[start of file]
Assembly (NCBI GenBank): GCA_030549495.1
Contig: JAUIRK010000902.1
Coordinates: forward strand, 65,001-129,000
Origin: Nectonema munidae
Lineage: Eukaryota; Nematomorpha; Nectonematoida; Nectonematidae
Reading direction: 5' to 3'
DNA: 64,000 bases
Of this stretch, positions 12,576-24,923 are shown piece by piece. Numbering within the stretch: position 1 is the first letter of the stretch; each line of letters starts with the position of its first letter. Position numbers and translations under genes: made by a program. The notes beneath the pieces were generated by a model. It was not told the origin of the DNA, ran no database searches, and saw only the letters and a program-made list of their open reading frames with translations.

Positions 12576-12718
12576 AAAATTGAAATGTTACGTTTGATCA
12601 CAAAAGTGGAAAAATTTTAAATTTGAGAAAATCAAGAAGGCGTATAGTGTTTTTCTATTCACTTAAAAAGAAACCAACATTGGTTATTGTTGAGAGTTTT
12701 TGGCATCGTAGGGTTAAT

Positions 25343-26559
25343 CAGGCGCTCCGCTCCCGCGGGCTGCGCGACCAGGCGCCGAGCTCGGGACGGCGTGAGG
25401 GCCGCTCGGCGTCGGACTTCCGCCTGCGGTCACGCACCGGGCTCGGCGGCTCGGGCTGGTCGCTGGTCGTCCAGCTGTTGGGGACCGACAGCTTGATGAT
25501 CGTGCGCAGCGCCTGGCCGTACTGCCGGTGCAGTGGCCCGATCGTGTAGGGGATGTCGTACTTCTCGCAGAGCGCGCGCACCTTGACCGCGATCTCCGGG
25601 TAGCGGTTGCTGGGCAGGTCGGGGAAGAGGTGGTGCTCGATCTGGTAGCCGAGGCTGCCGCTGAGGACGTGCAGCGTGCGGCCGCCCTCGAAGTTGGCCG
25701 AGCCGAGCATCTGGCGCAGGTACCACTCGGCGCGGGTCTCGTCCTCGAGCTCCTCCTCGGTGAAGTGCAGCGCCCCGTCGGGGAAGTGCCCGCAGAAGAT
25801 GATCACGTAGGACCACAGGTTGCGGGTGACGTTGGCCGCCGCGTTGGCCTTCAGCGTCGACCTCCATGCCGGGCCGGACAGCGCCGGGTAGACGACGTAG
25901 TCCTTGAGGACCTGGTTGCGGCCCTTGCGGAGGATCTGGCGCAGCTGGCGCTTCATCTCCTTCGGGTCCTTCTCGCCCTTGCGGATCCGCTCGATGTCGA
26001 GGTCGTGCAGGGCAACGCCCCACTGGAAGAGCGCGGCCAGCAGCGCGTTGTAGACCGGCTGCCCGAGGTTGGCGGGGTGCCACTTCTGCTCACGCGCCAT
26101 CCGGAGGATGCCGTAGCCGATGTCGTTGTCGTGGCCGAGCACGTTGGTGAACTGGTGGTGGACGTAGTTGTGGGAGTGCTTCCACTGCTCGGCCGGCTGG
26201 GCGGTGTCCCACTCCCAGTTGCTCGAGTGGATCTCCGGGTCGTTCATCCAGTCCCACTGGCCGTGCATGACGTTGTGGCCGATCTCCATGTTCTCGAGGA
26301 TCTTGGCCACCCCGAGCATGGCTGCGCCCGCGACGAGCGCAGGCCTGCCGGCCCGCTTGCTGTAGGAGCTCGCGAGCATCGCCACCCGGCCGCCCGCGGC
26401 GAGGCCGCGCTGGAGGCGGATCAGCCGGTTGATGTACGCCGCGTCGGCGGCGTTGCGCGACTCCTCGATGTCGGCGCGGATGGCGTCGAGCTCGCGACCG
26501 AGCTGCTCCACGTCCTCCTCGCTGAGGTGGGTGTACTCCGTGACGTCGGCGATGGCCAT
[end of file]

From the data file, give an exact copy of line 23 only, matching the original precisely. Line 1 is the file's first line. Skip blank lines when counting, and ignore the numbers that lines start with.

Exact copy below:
26201 GCGGTGTCCCACTCCCAGTTGCTCGAGTGGATCTCCGGGTCGTTCATCCAGTCCCACTGGCCGTGCATGACGTTGTGGCCGATCTCCATGTTCTCGAGGA